A Pennsylvania barber is spending $300 a week on gas to travel to his customers during the state’s shutdown of non-essential businesses in his bid to keep afloat, WPXI reported.
Earl Baldwin, the owner of Hallelujah Anyhow Kutting Korners, wakes up at 6 a.m. every day and spends $300 in gas every week to travel to his customers near the Pittsburgh area, WPXI reported.
Barber shops and salons in Pittsburgh have been shutdown for nearly 7 weeks in compliance with Democratic Gov. Pennsylvania Tom Wolf’s stay-at-home order. Baldwin had expanded his business to a mobile unit before the pandemic, and is cutting hair by appointment only while disinfecting equipment before, during and after haircuts.
Baldwin told WPXI that after spending time in prison, he’s built his livelihood on cutting hair and uses to inspire young men to stay off the streets. (RELATED: ‘It’s My Constitutional Right’: Washington Barber Reopens Shop Despite Stay-At-Home Orders)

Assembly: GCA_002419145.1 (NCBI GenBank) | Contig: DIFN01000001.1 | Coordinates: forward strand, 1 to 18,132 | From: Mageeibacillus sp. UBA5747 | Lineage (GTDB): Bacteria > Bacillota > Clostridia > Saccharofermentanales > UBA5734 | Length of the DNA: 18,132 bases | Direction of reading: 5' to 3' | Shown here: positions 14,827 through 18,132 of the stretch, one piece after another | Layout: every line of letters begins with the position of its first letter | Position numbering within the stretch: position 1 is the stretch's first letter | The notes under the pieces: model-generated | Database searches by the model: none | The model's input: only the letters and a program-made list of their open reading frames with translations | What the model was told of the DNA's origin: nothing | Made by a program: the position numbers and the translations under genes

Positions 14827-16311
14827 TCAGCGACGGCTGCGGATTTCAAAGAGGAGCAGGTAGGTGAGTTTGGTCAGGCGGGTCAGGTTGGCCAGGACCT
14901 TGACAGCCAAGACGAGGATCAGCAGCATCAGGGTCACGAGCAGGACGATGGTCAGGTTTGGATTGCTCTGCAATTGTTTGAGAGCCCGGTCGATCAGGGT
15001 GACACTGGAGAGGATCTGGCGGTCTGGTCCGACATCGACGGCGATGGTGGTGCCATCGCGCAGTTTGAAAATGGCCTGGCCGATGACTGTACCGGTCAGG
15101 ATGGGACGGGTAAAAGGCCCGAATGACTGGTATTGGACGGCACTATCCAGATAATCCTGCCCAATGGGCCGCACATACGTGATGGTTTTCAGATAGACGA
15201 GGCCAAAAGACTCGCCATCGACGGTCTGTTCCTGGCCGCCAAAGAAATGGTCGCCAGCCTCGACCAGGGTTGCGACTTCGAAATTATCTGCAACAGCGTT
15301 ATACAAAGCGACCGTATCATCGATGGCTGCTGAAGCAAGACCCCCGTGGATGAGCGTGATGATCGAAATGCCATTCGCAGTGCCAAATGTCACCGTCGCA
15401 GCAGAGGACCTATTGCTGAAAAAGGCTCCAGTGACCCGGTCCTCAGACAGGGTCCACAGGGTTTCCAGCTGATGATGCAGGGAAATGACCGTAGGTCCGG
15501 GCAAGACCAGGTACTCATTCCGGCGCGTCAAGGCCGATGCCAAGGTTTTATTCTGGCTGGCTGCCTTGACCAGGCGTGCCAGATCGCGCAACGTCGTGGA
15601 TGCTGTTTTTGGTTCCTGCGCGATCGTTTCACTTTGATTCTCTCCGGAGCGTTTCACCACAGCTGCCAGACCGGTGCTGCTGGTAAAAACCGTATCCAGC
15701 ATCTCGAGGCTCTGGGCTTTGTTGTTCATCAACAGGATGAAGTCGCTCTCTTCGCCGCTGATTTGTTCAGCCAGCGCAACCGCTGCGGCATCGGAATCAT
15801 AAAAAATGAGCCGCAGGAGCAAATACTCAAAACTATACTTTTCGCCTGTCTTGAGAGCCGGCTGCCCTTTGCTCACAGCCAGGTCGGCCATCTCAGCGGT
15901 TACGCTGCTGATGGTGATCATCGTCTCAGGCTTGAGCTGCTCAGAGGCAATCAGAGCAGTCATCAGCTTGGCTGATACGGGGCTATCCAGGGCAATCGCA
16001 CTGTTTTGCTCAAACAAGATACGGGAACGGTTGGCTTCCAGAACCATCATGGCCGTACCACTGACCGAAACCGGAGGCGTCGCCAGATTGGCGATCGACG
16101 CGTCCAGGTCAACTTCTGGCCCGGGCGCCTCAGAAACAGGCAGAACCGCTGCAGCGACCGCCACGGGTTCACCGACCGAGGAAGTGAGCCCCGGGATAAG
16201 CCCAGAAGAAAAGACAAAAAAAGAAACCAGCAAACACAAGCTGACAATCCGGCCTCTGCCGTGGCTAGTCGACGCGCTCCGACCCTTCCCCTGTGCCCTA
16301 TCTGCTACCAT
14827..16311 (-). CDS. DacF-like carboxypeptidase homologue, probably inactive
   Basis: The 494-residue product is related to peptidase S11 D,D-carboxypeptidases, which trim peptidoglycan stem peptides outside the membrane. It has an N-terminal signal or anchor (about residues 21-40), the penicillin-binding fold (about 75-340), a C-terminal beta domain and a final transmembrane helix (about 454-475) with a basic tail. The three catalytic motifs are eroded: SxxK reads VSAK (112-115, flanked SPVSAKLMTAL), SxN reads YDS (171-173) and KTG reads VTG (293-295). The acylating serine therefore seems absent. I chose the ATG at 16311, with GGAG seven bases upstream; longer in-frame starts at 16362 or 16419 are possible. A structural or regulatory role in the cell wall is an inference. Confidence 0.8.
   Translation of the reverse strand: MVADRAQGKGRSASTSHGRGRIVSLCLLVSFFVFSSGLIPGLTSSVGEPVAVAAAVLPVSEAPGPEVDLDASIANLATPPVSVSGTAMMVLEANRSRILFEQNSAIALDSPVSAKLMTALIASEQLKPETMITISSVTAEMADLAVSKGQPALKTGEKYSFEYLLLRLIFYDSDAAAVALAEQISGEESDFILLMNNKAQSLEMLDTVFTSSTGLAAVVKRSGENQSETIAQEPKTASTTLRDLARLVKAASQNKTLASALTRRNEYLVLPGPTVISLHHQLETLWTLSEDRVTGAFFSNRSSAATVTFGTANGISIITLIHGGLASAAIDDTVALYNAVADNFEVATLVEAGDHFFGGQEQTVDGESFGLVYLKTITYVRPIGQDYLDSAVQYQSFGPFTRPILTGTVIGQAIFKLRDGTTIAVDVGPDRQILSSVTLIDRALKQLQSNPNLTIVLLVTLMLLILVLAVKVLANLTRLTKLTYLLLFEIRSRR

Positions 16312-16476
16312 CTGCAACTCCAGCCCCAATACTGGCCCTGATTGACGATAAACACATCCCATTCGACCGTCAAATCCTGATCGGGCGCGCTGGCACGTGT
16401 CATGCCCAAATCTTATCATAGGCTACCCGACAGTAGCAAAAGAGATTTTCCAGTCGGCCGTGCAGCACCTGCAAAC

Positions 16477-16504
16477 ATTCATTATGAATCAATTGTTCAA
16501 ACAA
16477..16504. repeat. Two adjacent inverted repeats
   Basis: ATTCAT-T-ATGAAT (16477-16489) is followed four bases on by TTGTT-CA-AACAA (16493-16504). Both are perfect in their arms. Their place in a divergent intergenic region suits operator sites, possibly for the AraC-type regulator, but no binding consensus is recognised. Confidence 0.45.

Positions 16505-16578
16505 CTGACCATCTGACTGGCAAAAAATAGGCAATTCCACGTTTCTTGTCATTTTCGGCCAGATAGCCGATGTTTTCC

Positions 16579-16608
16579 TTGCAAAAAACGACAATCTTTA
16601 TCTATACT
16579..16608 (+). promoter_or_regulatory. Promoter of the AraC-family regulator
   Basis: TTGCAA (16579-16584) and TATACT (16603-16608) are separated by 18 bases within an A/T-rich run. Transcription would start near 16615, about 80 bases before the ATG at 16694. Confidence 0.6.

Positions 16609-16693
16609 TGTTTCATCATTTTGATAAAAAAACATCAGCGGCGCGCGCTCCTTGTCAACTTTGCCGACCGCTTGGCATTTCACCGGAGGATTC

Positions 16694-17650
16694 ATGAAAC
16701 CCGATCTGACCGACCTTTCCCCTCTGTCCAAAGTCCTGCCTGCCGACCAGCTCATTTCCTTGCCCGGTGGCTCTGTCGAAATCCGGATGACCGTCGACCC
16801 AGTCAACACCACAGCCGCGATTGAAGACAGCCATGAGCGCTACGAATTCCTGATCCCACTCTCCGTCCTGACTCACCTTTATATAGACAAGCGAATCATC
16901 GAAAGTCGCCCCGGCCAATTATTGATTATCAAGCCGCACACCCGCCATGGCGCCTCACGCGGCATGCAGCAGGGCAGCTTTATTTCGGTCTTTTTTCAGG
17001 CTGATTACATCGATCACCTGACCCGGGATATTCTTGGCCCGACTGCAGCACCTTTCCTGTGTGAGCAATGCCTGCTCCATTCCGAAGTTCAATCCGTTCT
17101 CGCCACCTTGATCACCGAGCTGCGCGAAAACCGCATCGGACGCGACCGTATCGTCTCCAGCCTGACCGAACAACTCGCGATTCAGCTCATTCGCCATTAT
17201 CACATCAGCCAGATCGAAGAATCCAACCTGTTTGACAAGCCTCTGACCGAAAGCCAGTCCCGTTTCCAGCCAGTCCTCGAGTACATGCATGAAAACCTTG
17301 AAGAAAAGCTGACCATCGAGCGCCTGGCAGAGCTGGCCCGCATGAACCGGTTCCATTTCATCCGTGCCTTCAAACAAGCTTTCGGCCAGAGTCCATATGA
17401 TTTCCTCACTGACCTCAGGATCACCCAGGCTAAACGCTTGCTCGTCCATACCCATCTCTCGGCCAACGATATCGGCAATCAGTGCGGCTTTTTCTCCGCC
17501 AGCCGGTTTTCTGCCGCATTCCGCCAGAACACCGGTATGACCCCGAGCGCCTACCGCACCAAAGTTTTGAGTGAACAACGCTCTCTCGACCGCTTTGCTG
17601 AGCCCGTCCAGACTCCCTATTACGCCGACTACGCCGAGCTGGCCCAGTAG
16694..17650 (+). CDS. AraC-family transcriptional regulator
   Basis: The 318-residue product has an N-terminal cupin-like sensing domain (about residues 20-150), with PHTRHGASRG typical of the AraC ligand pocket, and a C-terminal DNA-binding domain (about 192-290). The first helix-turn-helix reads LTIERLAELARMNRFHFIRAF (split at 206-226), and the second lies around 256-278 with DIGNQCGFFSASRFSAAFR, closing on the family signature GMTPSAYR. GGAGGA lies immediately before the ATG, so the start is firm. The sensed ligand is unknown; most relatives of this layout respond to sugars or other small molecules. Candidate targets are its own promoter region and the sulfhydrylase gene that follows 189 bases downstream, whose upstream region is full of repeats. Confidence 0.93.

“It’s a gift that I have and to be able to make them feel good. It’s important to me,” Baldwin said. “I’m in compliance not only with Pa. state barber law, but I’m also in compliance with Gov. Wolf. Keeping folks from congregating under 10. You must wear a mask.”
“I’m shooting for the moon, that’s it. This is me fighting.”
While Wolf is beginning to announce plans to reopen parts of southwestern Pennsylvania and some south central counties, residents of Pennsylvania’s most populated cities, like Pittsburgh, remain unsure of when they can reopen their businesses.
In some states that have entered the first phase of reopening, salons and barber shops were able to reopen with the expectation that social distancing and sanitation will be practiced. Baldwin’s mobile barber shop is well-equipped with disinfectant and stacks of face masks.
“I’m fighting for my life with two strikes,” Baldwin told WPXI. “If I can’t put food on my table I’m in trouble.”
The financial duress of the shutdowns has prompted a handful of Pennsylvania salons and barbershops to reopen in defiance of Wolf’s orders.
“We just all came to the decision, ‘We’re going to have to open because pretty soon we’re going to run out of money to feed our families,’” Nichole Missino, whose shop is in Media, Pennsylvania, told the Associated Press.
Tame Your Mane, a salon in East Freedom, also reopened. “I have to save my business,” the owner said. “I couldn’t let it end like that.”